The day grew warm and the sky, seen through the shop window by the bench where Hugh tried to work, was overcast with clouds.

At noon the workmen went away, but Clara, who on other days had come to drive Hugh to the farmhouse for lunch, did not appear. When all was silent in the shop he stopped work, washed his hands and put on his coat.

He went to the shop door and then came back to the bench. Before him lay an iron wheel on which he had been at work. It was intended to drive some intricate part of the hay-loading machine. Hugh took it in his hand and carried it to the back of the shop where there was an anvil. Without consciousness and scarcely realizing what he did he laid it on the anvil and taking a great sledge in his hand swung it over his head.

The blow struck was terrific. Into it Hugh put all of his protest against the grotesque position into which he had been thrown by his marriage to Clara.

The blow accomplished nothing. The sledge descended and the comparatively delicate metal wheel was twisted, knocked out of shape. It spurted from under the head of the sledge and shot past Hugh's head and out through a window, breaking a pane of glass. Fragments of the broken glass fell with a sharp little tinkling sound upon a heap of twisted pieces of iron and steel lying beside the anvil....

Hugh did not eat lunch that day nor did he go to the farmhouse or return to work at the shop. He walked, but this time did not walk in country roads where male and female birds dart in and out of bushes. An intense desire to know something intimate and personal concerning men and women and the lives they led in their houses had taken possession of him. He walked in the daylight up and down in the streets of Bidwell.

To the right, over the bridge leading out of Turner's Road, the main street of Bidwell ran along a river bank. In that direction the hills out of the country to the south came down to the river's edge and there was a high bluff. On the bluff and back of it on a sloping hillside many of the more pretentious new houses of the prosperous Bidwell citizens had been built. Facing the river were the largest houses, with grounds in which trees and shrubs had been planted and in the streets along the hill, less and less pretentious as they receded from the river, were other houses built and being built, long rows of houses, long streets of houses, houses in brick, stone, and wood.

Hugh went from the river front back into this maze of streets and houses. Some instinct led him there. It was where the men and women of Bidwell who had prospered and had married went to live, to make themselves houses. His father-in-law had offered to buy him a river front place and already that meant much in Bidwell.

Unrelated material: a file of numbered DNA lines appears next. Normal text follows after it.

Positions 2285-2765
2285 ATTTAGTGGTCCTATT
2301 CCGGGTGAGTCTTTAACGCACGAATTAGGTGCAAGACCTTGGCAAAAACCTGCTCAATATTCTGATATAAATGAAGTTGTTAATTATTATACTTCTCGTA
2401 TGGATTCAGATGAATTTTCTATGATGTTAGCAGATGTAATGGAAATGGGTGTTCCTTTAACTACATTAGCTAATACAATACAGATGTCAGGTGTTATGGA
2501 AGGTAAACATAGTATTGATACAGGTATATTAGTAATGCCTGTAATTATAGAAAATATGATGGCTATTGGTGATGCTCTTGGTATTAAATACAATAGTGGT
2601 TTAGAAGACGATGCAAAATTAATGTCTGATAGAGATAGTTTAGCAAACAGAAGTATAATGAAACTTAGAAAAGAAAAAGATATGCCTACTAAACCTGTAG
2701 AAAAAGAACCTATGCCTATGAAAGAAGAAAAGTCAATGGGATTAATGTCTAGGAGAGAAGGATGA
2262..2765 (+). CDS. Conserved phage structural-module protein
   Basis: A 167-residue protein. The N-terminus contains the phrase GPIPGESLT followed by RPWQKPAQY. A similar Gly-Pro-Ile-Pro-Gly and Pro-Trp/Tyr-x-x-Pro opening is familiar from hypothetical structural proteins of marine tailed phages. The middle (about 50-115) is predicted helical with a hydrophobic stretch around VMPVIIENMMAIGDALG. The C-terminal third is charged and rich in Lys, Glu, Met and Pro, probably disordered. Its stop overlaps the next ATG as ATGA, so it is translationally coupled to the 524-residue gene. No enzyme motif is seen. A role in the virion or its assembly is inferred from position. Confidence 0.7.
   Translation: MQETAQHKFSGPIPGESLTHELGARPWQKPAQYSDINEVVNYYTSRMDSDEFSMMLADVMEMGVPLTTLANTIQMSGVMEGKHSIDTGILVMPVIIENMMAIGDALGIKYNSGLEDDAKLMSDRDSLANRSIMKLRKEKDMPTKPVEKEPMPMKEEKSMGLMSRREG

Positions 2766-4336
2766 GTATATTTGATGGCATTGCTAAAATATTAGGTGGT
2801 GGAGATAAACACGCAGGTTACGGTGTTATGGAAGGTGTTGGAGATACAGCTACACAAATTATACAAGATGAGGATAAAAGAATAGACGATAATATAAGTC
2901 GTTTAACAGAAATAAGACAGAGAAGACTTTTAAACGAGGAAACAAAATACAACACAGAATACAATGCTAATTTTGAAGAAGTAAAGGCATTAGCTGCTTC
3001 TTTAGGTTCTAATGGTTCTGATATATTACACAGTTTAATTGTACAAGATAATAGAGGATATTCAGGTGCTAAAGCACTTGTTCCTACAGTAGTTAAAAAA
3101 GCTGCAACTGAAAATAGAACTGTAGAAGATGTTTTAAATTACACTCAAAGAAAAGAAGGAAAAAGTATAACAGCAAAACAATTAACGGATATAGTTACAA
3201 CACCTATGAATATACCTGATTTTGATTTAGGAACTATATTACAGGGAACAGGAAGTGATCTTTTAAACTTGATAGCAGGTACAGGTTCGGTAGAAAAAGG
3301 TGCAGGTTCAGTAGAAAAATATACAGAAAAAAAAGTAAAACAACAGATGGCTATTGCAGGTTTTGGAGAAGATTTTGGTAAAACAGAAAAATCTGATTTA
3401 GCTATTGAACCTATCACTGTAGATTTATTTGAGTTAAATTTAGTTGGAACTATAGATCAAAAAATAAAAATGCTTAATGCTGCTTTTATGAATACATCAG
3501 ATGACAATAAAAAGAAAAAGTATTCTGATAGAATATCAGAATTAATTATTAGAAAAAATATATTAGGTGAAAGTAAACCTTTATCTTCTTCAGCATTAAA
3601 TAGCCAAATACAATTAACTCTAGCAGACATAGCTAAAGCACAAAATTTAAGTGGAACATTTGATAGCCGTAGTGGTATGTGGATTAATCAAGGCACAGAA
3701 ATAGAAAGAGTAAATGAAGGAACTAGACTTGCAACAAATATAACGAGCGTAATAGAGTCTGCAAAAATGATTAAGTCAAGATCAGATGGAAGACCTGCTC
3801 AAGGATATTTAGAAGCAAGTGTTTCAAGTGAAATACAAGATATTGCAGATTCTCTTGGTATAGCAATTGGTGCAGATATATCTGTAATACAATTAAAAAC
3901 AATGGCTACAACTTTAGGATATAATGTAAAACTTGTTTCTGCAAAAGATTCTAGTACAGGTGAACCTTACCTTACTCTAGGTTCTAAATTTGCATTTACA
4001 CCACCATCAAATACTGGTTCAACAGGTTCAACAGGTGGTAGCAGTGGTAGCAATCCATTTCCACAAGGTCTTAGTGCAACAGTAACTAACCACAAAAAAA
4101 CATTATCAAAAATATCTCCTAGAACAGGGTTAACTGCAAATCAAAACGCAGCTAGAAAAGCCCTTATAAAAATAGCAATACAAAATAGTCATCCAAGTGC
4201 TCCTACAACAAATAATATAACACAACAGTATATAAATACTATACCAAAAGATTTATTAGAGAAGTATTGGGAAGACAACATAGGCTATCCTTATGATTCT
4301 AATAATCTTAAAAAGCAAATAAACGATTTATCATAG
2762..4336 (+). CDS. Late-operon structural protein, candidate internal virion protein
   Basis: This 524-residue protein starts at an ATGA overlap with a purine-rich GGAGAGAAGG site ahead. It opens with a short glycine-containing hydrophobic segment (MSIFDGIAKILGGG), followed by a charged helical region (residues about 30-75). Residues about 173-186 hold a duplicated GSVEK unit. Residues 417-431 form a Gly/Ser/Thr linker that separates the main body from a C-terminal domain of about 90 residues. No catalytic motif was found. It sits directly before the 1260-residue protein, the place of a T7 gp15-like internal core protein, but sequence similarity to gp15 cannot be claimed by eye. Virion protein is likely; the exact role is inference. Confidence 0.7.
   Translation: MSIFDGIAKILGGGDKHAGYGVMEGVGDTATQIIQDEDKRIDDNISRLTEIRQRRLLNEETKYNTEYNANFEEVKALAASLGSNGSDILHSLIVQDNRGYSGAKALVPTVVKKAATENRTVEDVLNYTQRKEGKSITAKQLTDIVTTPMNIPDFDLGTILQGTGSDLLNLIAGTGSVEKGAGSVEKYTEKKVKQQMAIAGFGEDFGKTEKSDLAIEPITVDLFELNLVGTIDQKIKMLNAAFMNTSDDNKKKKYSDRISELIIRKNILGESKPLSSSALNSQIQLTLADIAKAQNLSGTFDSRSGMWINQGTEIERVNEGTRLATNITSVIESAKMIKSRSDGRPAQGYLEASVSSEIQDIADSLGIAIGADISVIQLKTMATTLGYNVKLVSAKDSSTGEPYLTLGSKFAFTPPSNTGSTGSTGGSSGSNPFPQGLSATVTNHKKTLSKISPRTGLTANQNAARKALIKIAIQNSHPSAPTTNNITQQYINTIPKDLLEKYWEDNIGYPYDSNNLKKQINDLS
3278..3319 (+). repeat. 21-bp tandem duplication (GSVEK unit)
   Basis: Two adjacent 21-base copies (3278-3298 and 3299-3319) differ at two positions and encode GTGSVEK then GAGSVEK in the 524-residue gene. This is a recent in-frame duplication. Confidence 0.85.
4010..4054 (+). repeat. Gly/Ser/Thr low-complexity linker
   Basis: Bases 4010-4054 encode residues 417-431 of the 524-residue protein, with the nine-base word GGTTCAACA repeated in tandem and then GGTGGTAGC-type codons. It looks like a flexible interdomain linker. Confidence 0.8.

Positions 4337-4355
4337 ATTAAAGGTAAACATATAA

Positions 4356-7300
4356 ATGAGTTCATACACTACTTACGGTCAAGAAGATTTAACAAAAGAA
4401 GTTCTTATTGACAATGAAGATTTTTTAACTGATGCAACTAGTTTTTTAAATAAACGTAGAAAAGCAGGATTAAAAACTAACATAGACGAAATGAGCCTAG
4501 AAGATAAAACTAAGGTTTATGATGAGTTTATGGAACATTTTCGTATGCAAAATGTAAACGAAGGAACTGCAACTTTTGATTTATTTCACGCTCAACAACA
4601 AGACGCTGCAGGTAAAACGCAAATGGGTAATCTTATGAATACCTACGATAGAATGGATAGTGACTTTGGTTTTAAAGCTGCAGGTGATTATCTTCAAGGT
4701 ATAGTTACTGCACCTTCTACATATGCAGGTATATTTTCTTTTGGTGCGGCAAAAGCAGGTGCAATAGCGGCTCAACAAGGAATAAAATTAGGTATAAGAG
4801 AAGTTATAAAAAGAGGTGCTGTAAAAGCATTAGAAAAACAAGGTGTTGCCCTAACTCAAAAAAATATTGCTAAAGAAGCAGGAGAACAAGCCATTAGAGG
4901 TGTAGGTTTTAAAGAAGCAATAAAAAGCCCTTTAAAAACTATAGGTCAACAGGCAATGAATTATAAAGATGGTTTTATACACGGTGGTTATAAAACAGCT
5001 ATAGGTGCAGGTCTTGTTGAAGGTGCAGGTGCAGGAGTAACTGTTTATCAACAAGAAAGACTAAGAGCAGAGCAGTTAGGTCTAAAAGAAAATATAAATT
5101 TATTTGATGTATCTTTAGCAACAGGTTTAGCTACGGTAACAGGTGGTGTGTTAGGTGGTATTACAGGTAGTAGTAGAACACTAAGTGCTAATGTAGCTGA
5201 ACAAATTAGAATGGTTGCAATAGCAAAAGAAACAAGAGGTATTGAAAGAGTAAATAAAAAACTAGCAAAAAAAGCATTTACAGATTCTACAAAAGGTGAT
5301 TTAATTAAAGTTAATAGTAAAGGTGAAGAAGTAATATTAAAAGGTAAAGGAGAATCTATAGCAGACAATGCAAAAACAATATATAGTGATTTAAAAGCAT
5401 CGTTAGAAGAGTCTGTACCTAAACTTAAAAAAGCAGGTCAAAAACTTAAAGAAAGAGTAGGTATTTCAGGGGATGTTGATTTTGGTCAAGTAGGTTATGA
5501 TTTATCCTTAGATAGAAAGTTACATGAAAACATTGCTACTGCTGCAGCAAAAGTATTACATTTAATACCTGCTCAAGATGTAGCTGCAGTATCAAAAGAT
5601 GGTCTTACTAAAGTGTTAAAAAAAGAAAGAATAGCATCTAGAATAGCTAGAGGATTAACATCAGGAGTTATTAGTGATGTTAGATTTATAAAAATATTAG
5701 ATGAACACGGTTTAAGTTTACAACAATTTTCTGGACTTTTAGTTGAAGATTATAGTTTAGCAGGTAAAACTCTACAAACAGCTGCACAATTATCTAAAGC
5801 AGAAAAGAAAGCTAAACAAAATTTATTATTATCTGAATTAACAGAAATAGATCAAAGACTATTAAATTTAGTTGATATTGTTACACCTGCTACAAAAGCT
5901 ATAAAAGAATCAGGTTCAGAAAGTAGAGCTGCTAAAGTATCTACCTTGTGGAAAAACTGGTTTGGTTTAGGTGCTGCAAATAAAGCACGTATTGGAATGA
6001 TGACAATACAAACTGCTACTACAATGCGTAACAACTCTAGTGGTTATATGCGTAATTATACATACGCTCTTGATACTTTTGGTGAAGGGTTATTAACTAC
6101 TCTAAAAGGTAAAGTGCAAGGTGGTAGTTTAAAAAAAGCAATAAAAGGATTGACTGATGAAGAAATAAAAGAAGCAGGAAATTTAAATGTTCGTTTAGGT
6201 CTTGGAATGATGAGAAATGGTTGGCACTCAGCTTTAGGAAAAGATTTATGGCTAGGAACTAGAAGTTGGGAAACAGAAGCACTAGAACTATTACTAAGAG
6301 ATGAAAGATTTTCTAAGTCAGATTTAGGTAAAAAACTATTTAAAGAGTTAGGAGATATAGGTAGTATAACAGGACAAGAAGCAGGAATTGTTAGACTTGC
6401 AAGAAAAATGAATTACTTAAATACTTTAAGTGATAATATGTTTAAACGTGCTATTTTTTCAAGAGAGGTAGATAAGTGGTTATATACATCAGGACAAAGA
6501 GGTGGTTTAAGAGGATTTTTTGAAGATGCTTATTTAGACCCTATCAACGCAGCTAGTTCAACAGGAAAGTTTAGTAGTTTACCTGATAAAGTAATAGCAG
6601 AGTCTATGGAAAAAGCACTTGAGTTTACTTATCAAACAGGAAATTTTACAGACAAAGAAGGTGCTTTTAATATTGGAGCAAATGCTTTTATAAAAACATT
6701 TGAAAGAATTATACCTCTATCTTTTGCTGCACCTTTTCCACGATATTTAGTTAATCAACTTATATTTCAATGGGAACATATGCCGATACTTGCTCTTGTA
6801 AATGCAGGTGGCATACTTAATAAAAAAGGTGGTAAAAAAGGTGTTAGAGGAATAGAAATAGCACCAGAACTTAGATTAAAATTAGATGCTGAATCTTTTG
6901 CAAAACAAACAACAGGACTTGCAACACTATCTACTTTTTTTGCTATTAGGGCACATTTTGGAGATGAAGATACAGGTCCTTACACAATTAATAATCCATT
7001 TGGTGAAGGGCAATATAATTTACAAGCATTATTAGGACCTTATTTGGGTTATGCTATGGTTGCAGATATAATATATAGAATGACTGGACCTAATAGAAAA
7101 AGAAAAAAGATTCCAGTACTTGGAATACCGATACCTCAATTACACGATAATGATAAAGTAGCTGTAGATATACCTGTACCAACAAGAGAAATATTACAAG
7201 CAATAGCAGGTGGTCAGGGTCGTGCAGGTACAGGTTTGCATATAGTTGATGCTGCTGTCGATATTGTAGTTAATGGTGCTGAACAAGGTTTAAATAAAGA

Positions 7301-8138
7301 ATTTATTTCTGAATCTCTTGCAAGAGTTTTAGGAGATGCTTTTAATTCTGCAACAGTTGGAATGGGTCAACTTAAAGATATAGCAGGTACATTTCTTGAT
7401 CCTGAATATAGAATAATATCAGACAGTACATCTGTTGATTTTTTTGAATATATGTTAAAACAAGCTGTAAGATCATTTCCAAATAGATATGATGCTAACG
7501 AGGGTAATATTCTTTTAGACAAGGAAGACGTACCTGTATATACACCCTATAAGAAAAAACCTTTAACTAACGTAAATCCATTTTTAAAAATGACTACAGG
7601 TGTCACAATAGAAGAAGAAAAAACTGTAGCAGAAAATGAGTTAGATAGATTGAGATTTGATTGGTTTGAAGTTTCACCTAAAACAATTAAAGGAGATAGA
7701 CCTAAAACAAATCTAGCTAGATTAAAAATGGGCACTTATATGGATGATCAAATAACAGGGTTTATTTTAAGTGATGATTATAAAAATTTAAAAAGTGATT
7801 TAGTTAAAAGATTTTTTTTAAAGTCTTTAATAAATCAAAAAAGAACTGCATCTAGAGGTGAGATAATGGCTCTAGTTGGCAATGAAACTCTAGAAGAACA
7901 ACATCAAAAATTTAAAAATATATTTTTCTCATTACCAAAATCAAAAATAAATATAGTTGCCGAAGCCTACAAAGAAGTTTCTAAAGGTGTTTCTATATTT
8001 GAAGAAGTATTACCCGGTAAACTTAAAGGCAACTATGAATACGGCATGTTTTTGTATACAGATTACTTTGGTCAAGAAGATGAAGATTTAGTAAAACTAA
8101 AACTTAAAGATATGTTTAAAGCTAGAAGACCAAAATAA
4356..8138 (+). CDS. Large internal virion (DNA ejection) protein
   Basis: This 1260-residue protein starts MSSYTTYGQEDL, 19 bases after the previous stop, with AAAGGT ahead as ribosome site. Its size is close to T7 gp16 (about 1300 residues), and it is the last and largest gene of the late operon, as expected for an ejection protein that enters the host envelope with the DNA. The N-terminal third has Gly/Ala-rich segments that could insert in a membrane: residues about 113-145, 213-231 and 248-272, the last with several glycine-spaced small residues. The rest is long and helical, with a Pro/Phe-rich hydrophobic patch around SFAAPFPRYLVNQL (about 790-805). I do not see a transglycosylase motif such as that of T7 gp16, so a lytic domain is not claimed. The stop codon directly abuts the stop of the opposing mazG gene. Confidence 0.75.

He wanted to see women who, like Clara, had got themselves husbands, what they were like. "I've seen enough of men," he thought half resentfully as he went along.

All afternoon he walked in streets, going up and down before houses in which women lived with their men. A detached mood had possession of him. For an hour he stood under a tree idly watching workmen engaged in building another house. When one of the workmen spoke to him he walked away and went into a street where men were laying a cement pavement before a completed house.

In a furtive way he kept looking about for women, hungering to see their faces. "What are they up to? I'd like to find out," his mind seemed to be saying.

The women came out of the doors of the houses and passed him as he went slowly along. Other women in carriages drove in the streets. They were well-dressed women and seemed sure of themselves. "Things are all right with me. For me things are settled and arranged," they seemed to say. All the streets in which he walked seemed to be telling the story of things settled and arranged. The houses spoke of the same things. "I am a house. I am not built until things are settled and arranged. I mean that," they said.

Hugh grew very tired. In the later afternoon a small bright-eyed woman--no doubt she had been one of the guests at his wedding feast--stopped him. "Are you planning to buy or build up our way, Mr. McVey?" she asked. He shook his head. "I'm looking around," he said and hurried away.

Anger took the place of perplexity in him. The women he saw in the streets and in the doors of the houses were such women as his own woman Clara. They had married men--"no better than myself," he told himself, growing bold.

They had married men and something had happened to them. Something was settled. They could live in streets and in houses. Their marriages had been real marriages and he had a right to a real marriage. It was not too much to expect out of life.

"Clara has a right to that also," he thought and his mind began to idealize the marriages of men and women. "On every hand here I see them, the neat, well-dressed, handsome women like Clara. How happy they are!

"Their feathers have been ruffled though," he thought angrily. "It was with them as with that bird I saw being pursued through the trees. There has been pursuit and a pretense of trying to escape. There has been an effort made that was not an effort, but feathers have been ruffled here."

When his thoughts had driven him into a half desperate mood Hugh went out of the streets of bright, ugly, freshly built, freshly painted and furnished houses, and down into the town. Several men homeward bound at the end of their day of work called to him. "I hope you are thinking of buying or building up our way," they said heartily.